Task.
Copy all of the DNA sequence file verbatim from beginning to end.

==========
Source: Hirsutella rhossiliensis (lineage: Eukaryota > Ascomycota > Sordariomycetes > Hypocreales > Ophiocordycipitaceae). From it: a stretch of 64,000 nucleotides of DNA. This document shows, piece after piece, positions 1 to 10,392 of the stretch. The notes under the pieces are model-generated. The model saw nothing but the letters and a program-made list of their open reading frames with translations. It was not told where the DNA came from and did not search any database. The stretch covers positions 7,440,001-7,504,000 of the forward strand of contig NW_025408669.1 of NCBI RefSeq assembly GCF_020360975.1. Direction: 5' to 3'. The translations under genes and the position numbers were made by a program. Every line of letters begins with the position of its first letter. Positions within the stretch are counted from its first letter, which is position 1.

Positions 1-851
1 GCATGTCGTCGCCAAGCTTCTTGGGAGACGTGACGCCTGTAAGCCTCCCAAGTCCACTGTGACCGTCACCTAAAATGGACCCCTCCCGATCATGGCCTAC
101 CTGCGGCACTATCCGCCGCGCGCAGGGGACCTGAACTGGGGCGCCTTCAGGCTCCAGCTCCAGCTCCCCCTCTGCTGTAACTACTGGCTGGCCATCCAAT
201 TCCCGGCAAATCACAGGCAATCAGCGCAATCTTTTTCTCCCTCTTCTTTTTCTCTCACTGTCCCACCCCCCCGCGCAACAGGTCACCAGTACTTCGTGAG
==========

Source: Hirsutella rhossiliensis (lineage: Eukaryota > Ascomycota > Sordariomycetes > Hypocreales > Ophiocordycipitaceae). From it: a stretch of 64,000 nucleotides of DNA. This document shows, piece after piece, positions 1 to 10,392 of the stretch. The notes under the pieces are model-generated. The model saw nothing but the letters and a program-made list of their open reading frames with translations. It was not told where the DNA came from and did not search any database. The stretch covers positions 7,440,001-7,504,000 of the forward strand of contig NW_025408669.1 of NCBI RefSeq assembly GCF_020360975.1. Direction: 5' to 3'. The translations under genes and the position numbers were made by a program. Every line of letters begins with the position of its first letter. Positions within the stretch are counted from its first letter, which is position 1.

Positions 1-851
1 GCATGTCGTCGCCAAGCTTCTTGGGAGACGTGACGCCTGTAAGCCTCCCAAGTCCACTGTGACCGTCACCTAAAATGGACCCCTCCCGATCATGGCCTAC
101 CTGCGGCACTATCCGCCGCGCGCAGGGGACCTGAACTGGGGCGCCTTCAGGCTCCAGCTCCAGCTCCCCCTCTGCTGTAACTACTGGCTGGCCATCCAAT
201 TCCCGGCAAATCACAGGCAATCAGCGCAATCTTTTTCTCCCTCTTCTTTTTCTCTCACTGTCCCACCCCCCCGCGCAACAGGTCACCAGTACTTCGTGAG